Rochester Hills Residents Seek Ballot Proposal to Protect Parks

A coalition of Rochester Hills homeowner associations will mount a petition drive aimed at getting a proposal on the November ballot to amend the city charter to protect parks from inappropriate development.

The residents formally asked city council Monday to put the measure on the ballot so they wouldn’t have to gather signatures. After several hours of debate, council voted to refer the matter to a committee to work on ballot language. The committee will include three residents, up to three councilmen, three administrators and the city attorney. Council voted to schedule a public hearing on the matter for its next meeting, July 18.

Time is short because of the lead time required to get state approval of the ballot language and print ballots. An earlier motion, to approve the language drafted by the residents and vetted by the city attorney, failed 4-2. (Councilmen James Rosen and Ravi Yalamanchi supported the motion;Michael Webber was absent.)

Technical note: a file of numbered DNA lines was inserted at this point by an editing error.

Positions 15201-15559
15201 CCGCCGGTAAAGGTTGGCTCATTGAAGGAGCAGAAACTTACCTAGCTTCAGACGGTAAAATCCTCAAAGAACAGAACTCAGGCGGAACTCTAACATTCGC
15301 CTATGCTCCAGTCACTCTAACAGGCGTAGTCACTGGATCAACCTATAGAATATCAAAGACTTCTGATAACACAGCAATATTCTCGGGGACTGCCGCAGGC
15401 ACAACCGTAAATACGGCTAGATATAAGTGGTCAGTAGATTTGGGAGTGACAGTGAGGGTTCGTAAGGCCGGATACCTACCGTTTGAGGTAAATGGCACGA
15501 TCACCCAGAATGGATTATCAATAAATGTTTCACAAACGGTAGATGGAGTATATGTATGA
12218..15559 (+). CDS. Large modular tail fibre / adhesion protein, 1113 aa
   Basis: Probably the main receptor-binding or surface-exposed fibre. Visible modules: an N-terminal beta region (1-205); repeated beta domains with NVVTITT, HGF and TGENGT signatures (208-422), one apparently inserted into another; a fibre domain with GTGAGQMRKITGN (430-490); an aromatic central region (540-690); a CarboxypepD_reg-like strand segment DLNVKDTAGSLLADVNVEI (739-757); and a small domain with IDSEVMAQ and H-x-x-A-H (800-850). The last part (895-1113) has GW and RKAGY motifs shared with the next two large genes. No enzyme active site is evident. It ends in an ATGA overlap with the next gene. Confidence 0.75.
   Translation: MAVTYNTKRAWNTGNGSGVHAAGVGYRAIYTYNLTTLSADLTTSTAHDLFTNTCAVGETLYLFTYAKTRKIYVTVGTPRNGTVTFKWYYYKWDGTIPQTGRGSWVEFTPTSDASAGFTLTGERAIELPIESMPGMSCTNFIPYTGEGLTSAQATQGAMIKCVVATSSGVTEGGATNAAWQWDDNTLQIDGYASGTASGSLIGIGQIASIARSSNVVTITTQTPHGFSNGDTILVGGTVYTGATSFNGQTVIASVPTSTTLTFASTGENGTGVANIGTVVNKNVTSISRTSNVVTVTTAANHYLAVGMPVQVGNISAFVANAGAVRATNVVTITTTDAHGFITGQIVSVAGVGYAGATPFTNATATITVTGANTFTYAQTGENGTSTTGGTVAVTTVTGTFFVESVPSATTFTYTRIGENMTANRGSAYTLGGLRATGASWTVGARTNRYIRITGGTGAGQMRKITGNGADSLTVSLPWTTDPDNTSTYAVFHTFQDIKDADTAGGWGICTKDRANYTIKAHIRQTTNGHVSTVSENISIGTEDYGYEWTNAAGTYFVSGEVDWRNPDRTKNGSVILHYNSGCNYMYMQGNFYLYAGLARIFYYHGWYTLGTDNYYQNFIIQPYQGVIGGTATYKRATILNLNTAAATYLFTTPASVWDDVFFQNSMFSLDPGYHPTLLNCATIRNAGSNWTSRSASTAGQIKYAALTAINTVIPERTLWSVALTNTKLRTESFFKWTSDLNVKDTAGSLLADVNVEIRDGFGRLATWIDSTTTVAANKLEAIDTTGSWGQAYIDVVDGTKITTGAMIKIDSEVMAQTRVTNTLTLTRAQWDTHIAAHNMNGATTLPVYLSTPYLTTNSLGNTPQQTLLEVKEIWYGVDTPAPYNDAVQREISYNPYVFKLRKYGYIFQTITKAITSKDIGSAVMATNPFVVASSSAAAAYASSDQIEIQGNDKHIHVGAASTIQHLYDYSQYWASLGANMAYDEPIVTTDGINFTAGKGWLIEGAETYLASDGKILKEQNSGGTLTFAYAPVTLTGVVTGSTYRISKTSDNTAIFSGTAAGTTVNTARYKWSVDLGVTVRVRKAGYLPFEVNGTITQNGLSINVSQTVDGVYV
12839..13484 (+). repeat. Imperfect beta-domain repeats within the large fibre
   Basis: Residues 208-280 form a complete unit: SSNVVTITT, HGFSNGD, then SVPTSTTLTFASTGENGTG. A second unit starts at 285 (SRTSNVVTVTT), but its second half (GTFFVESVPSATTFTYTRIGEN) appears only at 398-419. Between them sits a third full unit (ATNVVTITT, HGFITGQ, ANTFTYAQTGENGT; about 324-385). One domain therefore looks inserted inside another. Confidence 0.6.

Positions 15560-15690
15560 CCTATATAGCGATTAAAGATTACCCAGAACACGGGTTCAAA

After the meeting, the homeowners’ leadership met and decided they have no choice but to go for the petition drive.

“The nucleus of the group sponsoring the amendment met immediately afterward and came to the only logical conclusion – there has to be a petition drive to assure that the amendment gets before the electorate,”Gary Uhl, president of the Bridgeman Farms Homeowners Association, said in an e-mail. “In the interim, we will work in good faith to see that the language on the ballot is in the interest of all invested parties. Unfortunately, it’s like I said that this puts us all between a rock and a hard place. We want to work collaboratively, but the clock is ticking.”